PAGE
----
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Metabolomic Response of Human Embryonic Stem Cell Derived Germ-like Cells after Exposure to Steroid Hormones
West, F., Matt Henderson, P. Yu, J. Yang, S. Stice, AND M. Smith. Metabolomic Response of Human Embryonic Stem Cell Derived Germ-like Cells after Exposure to Steroid Hormones. TOXICOLOGICAL SCIENCES. Society of Toxicology, 129(1):9-20, (2012).
To assess the potential risks of human exposure to endocrine active compounds (EACs), the mechanisms of toxicity must first be identified and characterized. Currently, there are no robust in vitro models for identifying the mechanisms of toxicity in germ cells resulting from EAC exposure. Human embryonic stem cells (hESCs) can differentiate into numerous functional cell types including germ like cells (GLCs). These cells possess characteristics indicative of a germ cell state suggesting they offer a novel system to investigate the consequences of chemical exposure on normal germ cell processes. To characterize these processes, a metabolomic-based approach was employed to determine the response of GLCs following exposure to 0.001, 0.01, 0.1, 1, 10 or 100 µM estradiol (E2), testosterone (T) or progesterone (P) for 48 hrs. Following exposure, cellular extracts underwent GC/MS analysis. Models were then constructed using principal component analysis on acquired spectra to discriminate among steroid hormones as well as doses for each hormone. T-test comparisons generated a preliminary list of metabolites that were statistically significant in GLC’s biochemical response to these steroid hormones. Steroid hormone exposures caused fluxes in intracellular pathways such as amino acid synthesis and metabolism, fatty acid synthesis as well as cholesterol and lipoprotein metabolism. Further pathway analysis, based on these identified metabolites, will aid in modeling the response of GLCs to endogenous steroid hormones and allow for identification of biomarkers delineating germ cell-based developmental and reproductive pathways.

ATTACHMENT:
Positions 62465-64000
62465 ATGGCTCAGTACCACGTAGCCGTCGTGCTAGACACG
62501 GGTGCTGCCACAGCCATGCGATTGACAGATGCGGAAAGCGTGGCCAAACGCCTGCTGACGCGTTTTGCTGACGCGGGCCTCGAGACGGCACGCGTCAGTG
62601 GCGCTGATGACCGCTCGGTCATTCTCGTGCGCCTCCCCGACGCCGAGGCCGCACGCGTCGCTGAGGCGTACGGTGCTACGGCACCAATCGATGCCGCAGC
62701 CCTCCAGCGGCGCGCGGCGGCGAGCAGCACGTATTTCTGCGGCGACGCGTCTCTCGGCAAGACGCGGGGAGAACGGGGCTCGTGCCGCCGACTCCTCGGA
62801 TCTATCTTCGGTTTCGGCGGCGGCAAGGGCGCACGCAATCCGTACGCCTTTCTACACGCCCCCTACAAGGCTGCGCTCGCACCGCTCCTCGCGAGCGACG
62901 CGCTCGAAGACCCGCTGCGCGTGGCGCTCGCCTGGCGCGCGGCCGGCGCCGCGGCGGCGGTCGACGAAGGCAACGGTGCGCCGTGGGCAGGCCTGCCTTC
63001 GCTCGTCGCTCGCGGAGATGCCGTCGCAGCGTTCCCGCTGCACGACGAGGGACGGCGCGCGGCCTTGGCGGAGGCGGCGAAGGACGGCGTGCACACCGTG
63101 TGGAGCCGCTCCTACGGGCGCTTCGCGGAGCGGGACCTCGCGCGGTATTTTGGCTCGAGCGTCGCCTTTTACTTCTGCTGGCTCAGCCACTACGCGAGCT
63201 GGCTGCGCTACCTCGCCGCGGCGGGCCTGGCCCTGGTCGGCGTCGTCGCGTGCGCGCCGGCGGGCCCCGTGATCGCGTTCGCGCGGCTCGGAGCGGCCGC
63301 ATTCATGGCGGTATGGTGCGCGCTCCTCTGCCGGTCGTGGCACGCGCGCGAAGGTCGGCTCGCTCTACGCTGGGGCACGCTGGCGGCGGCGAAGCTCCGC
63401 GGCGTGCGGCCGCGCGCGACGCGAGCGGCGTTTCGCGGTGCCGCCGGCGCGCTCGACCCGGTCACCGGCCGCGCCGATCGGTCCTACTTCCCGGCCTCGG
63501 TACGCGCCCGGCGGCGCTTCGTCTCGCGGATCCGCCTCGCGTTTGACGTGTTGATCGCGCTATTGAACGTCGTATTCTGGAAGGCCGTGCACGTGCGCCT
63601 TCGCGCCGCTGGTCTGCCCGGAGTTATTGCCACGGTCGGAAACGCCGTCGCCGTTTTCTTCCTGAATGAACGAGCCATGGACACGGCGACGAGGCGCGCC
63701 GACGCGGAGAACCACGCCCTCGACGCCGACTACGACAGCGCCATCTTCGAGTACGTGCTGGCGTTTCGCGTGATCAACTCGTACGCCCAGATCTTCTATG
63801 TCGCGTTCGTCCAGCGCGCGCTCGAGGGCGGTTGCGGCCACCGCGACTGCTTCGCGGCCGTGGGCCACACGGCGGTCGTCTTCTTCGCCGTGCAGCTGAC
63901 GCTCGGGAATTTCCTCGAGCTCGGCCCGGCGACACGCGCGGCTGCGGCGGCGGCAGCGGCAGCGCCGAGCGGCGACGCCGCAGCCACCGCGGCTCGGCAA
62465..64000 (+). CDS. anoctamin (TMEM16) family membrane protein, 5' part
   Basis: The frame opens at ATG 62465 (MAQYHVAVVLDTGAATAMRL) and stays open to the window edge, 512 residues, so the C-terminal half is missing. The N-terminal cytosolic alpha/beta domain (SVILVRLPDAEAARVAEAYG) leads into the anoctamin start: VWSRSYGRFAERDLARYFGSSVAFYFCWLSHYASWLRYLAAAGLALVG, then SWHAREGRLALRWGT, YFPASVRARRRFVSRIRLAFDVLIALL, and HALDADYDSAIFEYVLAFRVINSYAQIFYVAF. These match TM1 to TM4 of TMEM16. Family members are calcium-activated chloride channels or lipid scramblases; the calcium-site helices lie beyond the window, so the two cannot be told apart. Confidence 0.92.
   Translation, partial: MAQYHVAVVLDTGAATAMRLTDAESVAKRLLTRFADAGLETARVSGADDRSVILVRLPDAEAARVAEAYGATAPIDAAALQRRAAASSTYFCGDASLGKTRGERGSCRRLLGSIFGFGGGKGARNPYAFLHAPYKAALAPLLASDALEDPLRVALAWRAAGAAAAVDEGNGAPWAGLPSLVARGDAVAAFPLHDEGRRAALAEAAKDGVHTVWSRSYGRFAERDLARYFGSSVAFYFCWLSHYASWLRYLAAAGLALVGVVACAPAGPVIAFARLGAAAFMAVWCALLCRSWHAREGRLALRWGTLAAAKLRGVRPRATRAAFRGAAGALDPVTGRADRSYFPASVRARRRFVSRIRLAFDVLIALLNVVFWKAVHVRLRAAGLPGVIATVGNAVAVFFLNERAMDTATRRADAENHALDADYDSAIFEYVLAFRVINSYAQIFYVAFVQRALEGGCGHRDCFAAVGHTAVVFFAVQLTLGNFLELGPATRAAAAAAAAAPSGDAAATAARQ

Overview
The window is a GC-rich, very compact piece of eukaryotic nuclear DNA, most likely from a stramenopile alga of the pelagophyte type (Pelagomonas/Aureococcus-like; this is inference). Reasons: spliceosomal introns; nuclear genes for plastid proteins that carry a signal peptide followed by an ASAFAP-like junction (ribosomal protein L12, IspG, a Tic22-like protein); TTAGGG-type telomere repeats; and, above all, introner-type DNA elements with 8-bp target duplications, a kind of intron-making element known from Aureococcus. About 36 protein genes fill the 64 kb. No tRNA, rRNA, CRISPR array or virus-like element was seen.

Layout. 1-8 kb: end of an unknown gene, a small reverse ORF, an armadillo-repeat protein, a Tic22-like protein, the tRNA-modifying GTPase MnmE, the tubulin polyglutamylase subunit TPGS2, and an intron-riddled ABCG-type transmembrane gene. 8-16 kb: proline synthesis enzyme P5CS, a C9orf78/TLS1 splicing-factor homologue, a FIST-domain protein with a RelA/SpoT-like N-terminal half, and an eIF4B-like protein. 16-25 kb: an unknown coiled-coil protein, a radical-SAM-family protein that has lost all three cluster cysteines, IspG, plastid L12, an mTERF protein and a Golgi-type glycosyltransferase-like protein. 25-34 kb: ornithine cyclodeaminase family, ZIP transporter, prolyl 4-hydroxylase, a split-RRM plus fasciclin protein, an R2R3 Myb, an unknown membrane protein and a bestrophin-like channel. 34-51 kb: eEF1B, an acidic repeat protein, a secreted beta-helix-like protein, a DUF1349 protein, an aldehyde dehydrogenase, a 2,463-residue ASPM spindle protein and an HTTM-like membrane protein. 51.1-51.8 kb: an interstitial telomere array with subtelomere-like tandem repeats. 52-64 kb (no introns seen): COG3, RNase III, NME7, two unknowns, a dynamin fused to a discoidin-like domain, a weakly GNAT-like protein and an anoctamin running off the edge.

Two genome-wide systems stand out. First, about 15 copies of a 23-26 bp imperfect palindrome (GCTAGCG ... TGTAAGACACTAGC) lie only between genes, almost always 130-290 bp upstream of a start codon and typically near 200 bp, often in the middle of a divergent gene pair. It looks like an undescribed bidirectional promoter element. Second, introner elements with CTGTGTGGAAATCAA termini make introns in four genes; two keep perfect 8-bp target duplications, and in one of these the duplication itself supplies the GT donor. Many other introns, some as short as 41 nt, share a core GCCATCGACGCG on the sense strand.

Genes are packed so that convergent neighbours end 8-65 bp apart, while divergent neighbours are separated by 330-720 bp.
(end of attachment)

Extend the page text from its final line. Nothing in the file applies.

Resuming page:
Record Details:Record Type: DOCUMENT (JOURNAL/PEER REVIEWED JOURNAL)
Organization:U.S. ENVIRONMENTAL PROTECTION AGENCY
OFFICE OF RESEARCH AND DEVELOPMENT
NATIONAL EXPOSURE RESEARCH LAB
ECOSYSTEMS RESEARCH DIVISION